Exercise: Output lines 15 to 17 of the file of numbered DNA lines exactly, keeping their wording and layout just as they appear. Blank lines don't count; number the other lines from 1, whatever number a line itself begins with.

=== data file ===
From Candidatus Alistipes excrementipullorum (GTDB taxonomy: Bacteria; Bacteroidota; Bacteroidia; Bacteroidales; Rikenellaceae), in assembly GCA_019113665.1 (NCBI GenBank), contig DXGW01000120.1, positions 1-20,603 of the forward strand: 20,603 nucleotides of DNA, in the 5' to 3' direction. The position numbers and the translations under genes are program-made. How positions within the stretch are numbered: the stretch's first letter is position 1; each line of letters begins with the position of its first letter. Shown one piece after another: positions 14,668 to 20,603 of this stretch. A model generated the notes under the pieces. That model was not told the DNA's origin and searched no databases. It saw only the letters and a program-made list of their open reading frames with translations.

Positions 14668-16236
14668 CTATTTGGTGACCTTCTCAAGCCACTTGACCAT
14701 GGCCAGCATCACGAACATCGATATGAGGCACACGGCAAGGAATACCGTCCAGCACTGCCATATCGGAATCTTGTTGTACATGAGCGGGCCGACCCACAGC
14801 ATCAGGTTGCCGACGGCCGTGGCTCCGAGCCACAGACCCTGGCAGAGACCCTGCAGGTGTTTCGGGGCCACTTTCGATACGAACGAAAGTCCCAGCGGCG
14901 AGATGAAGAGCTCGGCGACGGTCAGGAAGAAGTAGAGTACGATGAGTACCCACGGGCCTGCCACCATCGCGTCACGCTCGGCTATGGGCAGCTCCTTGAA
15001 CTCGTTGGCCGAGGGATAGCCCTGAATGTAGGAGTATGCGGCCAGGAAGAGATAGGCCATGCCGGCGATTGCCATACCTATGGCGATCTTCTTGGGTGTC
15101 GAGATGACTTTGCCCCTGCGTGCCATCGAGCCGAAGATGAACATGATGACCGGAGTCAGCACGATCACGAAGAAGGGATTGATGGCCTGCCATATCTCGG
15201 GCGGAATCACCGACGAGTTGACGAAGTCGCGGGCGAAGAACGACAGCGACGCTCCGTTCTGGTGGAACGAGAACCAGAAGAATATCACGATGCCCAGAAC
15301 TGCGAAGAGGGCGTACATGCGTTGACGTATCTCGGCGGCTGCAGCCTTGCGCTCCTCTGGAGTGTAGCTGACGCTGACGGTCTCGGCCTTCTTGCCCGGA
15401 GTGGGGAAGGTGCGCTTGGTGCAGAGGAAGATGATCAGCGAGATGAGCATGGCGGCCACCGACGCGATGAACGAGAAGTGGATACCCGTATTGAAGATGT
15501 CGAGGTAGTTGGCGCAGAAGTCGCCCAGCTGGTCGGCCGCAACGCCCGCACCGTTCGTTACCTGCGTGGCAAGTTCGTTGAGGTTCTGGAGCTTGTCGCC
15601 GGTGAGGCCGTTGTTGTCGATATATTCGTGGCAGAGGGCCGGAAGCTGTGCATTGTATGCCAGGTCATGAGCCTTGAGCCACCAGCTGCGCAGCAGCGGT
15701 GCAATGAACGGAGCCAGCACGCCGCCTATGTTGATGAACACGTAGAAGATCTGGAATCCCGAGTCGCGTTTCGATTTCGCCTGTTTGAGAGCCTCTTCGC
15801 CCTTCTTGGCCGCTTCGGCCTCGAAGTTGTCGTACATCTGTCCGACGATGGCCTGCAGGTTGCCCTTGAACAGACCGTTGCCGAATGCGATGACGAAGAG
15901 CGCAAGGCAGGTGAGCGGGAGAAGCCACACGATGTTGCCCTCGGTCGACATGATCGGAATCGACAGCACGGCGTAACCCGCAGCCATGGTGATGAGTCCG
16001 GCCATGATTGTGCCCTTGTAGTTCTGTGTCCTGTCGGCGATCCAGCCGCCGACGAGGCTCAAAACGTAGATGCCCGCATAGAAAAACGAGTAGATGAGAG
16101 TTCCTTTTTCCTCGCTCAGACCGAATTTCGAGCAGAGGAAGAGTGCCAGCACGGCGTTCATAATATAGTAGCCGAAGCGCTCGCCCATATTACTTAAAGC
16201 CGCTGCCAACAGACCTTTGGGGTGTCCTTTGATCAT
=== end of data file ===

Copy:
15801 CCTTCTTGGCCGCTTCGGCCTCGAAGTTGTCGTACATCTGTCCGACGATGGCCTGCAGGTTGCCCTTGAACAGACCGTTGCCGAATGCGATGACGAAGAG
15901 CGCAAGGCAGGTGAGCGGGAGAAGCCACACGATGTTGCCCTCGGTCGACATGATCGGAATCGACAGCACGGCGTAACCCGCAGCCATGGTGATGAGTCCG
16001 GCCATGATTGTGCCCTTGTAGTTCTGTGTCCTGTCGGCGATCCAGCCGCCGACGAGGCTCAAAACGTAGATGCCCGCATAGAAAAACGAGTAGATGAGAG